Image via WikipediaBy Harvey Enchin
Source: The Vancouver Sun
Here's my take on the oilsands, which appeared as an editorial in The Vancouver Sun Nov. 24, 2010.
World energy consumption of oil, natural gas, coal, nuclear energy, and hydroelectricity fell by 1.1 per cent last year, the first decline since 1982. But environmentalists might want to postpone their celebration. The decline was the result of recession, not conservation, mainly affecting North America and Europe. Energy use soared in developing nations; indeed, it doubled in China, with oil retaining its position as the No. 1 energy source.
Once the economic recovery gains momentum, energy-consumption growth should resume its vigorous ascent.
This is good news for Canada, and particularly for Alberta and British Columbia, which are blessed with bountiful reserves of oil and natural gas. Of course, the main repository of wealth is Alberta's oilsands, which have drawn global energy companies en masse to Fort McMurray and environs.
Their plans include hundreds of billions of dollars in investment, generating an estimated $1.7 trillion in economic activity and 465,000 direct and indirect jobs over the next 25 years.
From the past decade through the next, the oilsands are expected to contribute $800 billion to gross domestic product and $123 billion to provincial and federal governments through royalties and taxes.
A single company, Total E&P Canada, a unit of Total SA of France, has interests in five major oilsands projects and intends to invest $15 billion to $20 billion in the Alberta economy. By itself, Total's 75-per-cent stake in the Joslyn North Mine Project will require direct capital investment of $7 billion to $9 billion. Total has 280 people in its Calgary office today but figures that number will rise to 1,300 over the next 10 years.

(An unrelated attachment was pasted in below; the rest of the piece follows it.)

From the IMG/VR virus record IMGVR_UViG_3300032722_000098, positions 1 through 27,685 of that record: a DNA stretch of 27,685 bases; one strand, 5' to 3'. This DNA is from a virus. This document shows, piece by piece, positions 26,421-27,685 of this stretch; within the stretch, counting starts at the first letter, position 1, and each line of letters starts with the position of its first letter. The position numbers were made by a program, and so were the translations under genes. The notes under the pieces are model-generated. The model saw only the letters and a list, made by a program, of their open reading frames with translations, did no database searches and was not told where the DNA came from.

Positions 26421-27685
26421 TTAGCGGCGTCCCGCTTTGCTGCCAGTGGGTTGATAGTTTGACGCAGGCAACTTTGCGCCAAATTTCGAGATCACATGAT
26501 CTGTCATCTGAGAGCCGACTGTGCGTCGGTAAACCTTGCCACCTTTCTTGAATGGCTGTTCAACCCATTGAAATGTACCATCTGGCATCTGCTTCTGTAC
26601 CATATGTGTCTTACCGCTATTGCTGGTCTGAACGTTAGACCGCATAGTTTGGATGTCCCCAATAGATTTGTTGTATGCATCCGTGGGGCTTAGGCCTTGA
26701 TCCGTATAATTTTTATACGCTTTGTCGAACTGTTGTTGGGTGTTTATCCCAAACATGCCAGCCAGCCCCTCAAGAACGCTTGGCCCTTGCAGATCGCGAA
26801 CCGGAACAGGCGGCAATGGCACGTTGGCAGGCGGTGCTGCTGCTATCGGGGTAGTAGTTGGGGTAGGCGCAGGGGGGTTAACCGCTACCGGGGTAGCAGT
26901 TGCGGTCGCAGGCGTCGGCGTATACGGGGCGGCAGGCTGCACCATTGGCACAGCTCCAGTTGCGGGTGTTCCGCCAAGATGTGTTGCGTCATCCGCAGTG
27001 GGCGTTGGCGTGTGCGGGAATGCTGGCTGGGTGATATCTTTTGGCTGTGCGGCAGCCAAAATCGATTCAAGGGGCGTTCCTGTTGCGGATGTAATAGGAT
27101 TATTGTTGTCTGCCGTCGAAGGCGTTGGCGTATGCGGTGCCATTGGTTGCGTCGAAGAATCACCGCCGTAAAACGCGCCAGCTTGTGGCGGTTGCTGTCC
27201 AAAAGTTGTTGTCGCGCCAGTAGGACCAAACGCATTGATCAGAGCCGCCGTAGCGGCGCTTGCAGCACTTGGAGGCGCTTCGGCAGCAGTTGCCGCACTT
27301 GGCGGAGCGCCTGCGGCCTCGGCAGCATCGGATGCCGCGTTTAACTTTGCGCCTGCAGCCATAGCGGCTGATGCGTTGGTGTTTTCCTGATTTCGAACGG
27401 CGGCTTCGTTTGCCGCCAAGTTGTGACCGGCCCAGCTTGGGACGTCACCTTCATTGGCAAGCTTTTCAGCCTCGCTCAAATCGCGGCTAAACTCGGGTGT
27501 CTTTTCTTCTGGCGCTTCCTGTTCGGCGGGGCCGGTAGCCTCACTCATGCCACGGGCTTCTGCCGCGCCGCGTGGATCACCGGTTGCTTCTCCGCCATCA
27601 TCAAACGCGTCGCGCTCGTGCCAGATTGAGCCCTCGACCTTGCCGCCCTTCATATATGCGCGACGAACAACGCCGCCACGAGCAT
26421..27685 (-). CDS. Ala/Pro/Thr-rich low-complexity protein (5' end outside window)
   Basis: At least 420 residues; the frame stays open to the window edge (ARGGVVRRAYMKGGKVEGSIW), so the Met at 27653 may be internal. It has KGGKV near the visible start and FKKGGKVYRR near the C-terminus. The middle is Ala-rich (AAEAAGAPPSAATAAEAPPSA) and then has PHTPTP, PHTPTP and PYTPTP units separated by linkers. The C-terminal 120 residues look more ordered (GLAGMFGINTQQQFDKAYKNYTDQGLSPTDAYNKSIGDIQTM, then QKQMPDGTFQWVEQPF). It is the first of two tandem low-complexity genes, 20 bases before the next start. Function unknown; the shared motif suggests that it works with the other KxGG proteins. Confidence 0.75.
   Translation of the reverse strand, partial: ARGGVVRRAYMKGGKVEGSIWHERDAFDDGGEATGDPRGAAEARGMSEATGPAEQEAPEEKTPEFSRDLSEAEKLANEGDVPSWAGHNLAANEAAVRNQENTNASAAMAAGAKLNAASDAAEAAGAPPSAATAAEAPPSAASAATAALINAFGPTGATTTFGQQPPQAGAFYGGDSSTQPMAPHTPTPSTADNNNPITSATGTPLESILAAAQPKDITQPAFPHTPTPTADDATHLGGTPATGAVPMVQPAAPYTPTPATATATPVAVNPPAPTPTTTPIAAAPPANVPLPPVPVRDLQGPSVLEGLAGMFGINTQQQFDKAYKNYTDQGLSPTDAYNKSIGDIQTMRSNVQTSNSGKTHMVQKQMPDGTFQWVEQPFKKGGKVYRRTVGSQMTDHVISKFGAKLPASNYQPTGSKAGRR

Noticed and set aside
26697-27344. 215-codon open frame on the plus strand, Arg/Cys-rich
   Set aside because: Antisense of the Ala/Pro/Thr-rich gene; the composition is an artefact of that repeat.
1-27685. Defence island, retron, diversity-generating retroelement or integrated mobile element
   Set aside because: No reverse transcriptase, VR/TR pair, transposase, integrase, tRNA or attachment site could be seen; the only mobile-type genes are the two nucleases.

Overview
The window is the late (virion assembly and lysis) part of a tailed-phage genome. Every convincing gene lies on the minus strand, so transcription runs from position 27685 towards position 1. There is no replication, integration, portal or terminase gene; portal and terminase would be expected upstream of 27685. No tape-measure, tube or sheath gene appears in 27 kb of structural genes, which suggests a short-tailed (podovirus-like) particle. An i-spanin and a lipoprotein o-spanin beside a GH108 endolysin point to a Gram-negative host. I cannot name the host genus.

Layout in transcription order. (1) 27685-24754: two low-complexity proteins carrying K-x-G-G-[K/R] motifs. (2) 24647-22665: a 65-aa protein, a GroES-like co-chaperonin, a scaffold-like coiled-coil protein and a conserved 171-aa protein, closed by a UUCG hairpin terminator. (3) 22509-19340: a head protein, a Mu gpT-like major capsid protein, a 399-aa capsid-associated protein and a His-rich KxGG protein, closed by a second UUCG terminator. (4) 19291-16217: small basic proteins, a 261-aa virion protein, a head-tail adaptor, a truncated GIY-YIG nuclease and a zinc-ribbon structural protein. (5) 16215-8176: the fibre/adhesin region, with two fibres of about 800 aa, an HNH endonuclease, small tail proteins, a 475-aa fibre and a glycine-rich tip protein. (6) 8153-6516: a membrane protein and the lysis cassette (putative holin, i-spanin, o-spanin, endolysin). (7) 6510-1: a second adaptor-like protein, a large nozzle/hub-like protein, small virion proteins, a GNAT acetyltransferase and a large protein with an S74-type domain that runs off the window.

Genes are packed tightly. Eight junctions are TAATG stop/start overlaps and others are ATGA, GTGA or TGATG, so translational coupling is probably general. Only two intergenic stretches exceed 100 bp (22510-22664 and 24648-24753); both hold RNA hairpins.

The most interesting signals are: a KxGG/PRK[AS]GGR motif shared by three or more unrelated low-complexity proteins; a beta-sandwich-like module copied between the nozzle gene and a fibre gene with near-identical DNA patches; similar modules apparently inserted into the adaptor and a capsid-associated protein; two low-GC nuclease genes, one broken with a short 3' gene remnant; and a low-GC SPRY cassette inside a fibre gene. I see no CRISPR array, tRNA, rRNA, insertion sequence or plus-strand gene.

When president Jean-Michel Gires popped into Vancouver recently, he wasn't sightseeing. He was recruiting. With a population of only 3.6 million, he explained, Alberta cannot supply all of the labour needed to develop the oilsands. Even today, people from all over Canada, and abroad work at the oilsands with Ontario accounting for 20 per cent of the approximately 250,000 direct and indirect jobs to date.
And what kind of jobs are on offer? According to Statistics Canada, the average gross weekly earnings of non-farm payroll employees in Canada amounted to $860 as of August 2010. The average weekly earnings in the mining and oil-and-gas-extraction industry were $1,801. In other words, these are jobs that pay roughly $100,000 a year.
To aid its recruitment efforts, Total funds scholarships and research partnerships at universities, including the University of B.C.
The oilsands are crucial to North American energy security, a fact that U.S. President Barack Obama occasionally forgot in his recent rhetoric about "dirty oil." Canada already delivers the equivalent of 2.5 million barrels of oil and petroleum products a day to the U.S., making it by far the country's single largest supplier.
The oilsands represent a long-term commitment from the many domestic and international players developing the resource. Despite all the noise about "green" energy, fossil fuels will be the dominant energy source for many decades to come. In fact, Alberta's reserves are measured in centuries.
All of this translates into a promising and prosperous future of well-paid jobs, revenue for governments to pay for health, education and social programs, and abundant energy to fuel Canada's economic growth.